Tag Archives: Free movement of persons

France Will Eventually Comply with EU Law on the Free Movement of People

In what should sound as a happy end to a very unpleasant episode of EU history, France has agreed to insert certain provisions of Directive 2004/38/EC into national law texts. That is a welcome development, but I remain quite interested in the facts surrounding the recent mass expulsions of Roma citizens to Bulgaria and Romania. Infringement of EU law does not come only in the form of lack of transposition, but also in the form of direct transgression.

The Blockade of the Greek Border Crossings Breaches EU Law

The blockade of the Bulgarian – Greek border crossings by Greek farmers is in stark violation of EU law. The blockade infringes the right of European citizens to move freely within the territory of the Member states (art. 21 TFEU) and hinders the free movement of goods and services (art. 26 TFEU).

More, the Bulgarian and Greek authorities have an obligation under Regulation (EC) 2679/98 on the functioning of the internal market in relation to the free movement of goods among the Member States to immediately inform the European Commission. The Greek authorities should also take all necessary and proportionate measures to remove the obstacles.

EP: Member States Obstruct Free Movement of EU Citizens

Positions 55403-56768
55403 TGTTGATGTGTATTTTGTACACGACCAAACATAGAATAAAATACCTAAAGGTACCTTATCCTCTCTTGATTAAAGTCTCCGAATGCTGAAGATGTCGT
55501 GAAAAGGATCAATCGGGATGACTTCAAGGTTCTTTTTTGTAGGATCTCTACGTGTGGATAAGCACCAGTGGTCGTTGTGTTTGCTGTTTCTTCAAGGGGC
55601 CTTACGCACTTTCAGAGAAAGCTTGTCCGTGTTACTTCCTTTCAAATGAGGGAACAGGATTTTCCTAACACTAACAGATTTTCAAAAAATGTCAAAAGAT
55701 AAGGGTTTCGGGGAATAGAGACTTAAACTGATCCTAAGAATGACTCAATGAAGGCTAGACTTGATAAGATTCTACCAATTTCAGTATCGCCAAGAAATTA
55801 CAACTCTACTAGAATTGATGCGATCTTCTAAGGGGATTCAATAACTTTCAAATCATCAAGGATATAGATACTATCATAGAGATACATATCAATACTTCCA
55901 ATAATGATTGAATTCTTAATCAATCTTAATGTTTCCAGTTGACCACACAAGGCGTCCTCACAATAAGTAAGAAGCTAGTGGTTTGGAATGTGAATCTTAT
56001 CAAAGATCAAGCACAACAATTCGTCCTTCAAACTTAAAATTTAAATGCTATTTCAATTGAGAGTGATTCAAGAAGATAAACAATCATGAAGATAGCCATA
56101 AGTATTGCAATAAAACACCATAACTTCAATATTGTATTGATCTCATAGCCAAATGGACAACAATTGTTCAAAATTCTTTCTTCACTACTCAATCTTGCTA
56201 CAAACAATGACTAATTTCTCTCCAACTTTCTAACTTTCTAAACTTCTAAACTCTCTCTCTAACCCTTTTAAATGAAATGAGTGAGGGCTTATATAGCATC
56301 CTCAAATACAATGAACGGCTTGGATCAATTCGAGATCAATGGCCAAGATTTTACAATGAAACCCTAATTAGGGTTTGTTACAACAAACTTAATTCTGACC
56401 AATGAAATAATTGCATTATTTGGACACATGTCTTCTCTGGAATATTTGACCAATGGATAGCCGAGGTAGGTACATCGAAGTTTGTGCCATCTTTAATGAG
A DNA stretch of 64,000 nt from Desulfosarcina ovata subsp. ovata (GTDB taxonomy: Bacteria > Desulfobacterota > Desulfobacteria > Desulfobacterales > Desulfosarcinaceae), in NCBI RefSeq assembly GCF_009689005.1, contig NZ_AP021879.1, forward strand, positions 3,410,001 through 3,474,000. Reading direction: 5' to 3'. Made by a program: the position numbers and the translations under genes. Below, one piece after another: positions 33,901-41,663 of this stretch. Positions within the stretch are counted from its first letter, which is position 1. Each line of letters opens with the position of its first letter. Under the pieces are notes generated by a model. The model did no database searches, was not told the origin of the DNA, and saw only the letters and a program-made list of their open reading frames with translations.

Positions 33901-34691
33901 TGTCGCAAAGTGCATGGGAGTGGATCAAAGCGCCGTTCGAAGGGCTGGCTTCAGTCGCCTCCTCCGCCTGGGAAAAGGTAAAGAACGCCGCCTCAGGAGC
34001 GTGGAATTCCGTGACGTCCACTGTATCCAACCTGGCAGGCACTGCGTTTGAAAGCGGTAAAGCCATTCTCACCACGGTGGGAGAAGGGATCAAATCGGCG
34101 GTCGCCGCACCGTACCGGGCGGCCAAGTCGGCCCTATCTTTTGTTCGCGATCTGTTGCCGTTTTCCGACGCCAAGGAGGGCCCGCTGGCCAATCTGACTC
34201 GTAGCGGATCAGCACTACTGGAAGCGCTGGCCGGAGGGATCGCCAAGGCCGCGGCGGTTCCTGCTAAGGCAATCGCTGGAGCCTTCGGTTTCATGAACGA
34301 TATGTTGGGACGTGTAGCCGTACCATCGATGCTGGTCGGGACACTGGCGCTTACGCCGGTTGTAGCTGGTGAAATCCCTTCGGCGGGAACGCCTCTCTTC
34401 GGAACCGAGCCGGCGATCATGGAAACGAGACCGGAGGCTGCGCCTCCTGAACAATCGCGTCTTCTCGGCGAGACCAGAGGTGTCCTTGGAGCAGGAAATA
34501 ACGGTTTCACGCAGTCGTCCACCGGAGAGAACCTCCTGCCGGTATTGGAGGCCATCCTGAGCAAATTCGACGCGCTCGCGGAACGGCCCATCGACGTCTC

In a very critical report, the Committee on Civil Liberties, Justice and Home Affairs accuses the Member states of erecting many obstacles to the free movement of the EU’s citizens.

The report says that major infringements of fundamental rights have been identified, including some relating to the right of entry and residence for family members from non-EU countries and the obligation for EU citizens, when applying for a residence permit, to submit additional documents such as work permits or satisfactory proof of accommodation, something not required under the directive.

This is a very important issue, because free movement of persons is a  prerequisite for economic development. But there is more to the question – free movement of EU citizens is one of their fundamental rights. There is a causal link between the exercise of these rights, and the legitimacy of the Union.